I HAVE HAD OPPORTUNITY to test a few of these defenses during travels in various worldclass bug hells. On one summer’s assignment canoeing the Great North Woods through the thick of its legendary black fly season, I experimented with the stoic method. (This after the ingredients in my Woodsman fly dope melted the engraving off my plastic pencil and left fingertip divots in my binoculars.) Local lore held that if I simply endured a certain number of bites early on, by season’s peak I would be imbued with a certain immunity. In fact, by season’s peak I was imbued with a certain nightly rash of itching welts and the beginnings of a neurotic tic, and ended up resigning myself to the toxic lotion, fortified now with a head net.
I once tried another variation of the stoic technique during a camping episode in the mosquito-happy heart of the Everglades. My partner at that time, a masochistic gourmet who insisted on preparing an elegant spread of French cuisine at the picnic table, did not anticipate the company our lantern would attract to the feast. And I, after about fifteen eternal minutes pretending to smile through the swarms, finally boiled over, and vowed in a fit of defiance that I would drink every last bug who dared land in my chalice of Cabernet. I’m here to report that the mosquitoes went down without complaint; the June bugs and moths not so readily.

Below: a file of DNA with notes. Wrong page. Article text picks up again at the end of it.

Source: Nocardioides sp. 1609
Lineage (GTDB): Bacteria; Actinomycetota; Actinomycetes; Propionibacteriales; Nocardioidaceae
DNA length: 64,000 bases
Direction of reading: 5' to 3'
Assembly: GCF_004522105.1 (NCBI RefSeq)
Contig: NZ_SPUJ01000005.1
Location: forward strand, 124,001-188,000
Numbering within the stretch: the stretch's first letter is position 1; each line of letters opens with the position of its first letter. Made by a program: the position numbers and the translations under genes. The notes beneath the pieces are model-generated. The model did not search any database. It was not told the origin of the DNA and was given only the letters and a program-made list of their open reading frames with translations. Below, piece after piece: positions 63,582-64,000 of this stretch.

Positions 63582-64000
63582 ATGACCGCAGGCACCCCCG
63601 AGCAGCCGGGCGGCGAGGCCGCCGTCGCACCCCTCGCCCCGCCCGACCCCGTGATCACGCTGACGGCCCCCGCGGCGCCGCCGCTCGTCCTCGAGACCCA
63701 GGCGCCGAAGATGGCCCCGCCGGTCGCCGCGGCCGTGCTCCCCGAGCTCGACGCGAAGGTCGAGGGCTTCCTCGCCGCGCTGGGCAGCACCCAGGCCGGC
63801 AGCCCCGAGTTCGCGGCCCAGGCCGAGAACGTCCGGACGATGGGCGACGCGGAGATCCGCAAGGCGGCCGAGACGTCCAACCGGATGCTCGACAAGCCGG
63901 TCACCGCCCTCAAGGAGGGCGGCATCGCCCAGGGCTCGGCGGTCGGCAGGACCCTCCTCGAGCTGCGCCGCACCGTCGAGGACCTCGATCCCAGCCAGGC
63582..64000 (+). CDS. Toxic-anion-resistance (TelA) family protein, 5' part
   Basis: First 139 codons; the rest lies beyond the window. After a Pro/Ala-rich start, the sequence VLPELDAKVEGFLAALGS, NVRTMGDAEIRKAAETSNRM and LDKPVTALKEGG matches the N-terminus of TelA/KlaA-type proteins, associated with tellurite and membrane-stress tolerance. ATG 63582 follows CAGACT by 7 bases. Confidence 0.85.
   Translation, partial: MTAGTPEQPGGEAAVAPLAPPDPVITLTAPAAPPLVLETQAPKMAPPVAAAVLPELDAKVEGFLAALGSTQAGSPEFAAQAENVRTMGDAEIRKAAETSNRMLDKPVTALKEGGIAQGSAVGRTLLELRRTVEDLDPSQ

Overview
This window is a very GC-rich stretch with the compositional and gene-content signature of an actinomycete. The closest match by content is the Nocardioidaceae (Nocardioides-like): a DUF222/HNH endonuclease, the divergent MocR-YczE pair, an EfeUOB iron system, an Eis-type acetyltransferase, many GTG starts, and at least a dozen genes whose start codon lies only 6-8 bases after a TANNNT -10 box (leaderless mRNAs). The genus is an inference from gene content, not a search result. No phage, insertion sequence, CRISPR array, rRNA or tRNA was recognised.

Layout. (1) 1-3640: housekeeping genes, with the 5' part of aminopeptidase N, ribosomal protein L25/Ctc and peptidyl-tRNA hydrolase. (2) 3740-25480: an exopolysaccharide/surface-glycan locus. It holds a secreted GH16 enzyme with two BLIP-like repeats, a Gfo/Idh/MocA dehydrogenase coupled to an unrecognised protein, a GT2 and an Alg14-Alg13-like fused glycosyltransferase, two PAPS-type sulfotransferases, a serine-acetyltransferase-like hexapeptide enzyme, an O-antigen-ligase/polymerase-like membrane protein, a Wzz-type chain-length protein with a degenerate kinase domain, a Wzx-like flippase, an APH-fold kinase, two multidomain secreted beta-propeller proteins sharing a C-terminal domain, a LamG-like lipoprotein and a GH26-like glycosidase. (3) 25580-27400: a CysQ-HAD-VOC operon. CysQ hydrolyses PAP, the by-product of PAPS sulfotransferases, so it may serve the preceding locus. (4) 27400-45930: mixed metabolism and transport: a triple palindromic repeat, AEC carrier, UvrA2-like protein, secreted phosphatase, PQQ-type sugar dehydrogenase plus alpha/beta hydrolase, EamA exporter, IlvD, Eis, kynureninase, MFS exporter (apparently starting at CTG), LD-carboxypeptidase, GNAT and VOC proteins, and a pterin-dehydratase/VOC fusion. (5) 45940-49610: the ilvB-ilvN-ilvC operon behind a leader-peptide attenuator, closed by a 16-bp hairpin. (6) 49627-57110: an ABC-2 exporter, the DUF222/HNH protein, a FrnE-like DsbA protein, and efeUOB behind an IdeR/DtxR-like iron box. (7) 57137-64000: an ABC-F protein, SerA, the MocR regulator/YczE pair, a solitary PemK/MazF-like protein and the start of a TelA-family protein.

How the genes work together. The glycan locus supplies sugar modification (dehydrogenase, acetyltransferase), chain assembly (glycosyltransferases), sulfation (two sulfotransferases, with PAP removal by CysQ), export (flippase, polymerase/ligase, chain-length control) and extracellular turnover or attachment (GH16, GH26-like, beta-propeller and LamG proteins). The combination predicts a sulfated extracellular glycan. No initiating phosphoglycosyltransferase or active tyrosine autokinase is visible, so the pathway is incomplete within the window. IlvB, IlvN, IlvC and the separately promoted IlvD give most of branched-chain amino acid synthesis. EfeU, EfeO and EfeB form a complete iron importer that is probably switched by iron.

Nor have I found gin to be a particularly good defense against the pests. One night in a remote outpost of the Bolivian Amazon, I awoke in the dark to the crashing of thunder, which turned out to be a cockroach dancing the rumba upon my eardrum. My fumbling finger unable to reach him, I tried flushing him out with the dregs of a martini resting handily at cotside. The thunder dance slowed to silence. But the woozy roach remained, and left me deaf in that ear until my return to civilization, whereupon a doctor excavated his remains.
IN MY FLORIDA EXPERIMENTS of late I have taken to testing the two leading commercial repellents: DEET (short for the ominous N, N-diethyl-m-toluamide) which, as previously noted, melts plastic; and picaridan, a pepper plant derivative which encouragingly, unlike DEET, has yet to be classified as a neurotoxin. Coating my left self in DEET, and my right in picaridin, I have found both products satisfactorily good at repelling the gnats and mosquitoes. But to those marketing sorts who label either potion the least bit effective against deer flies, a pox on you.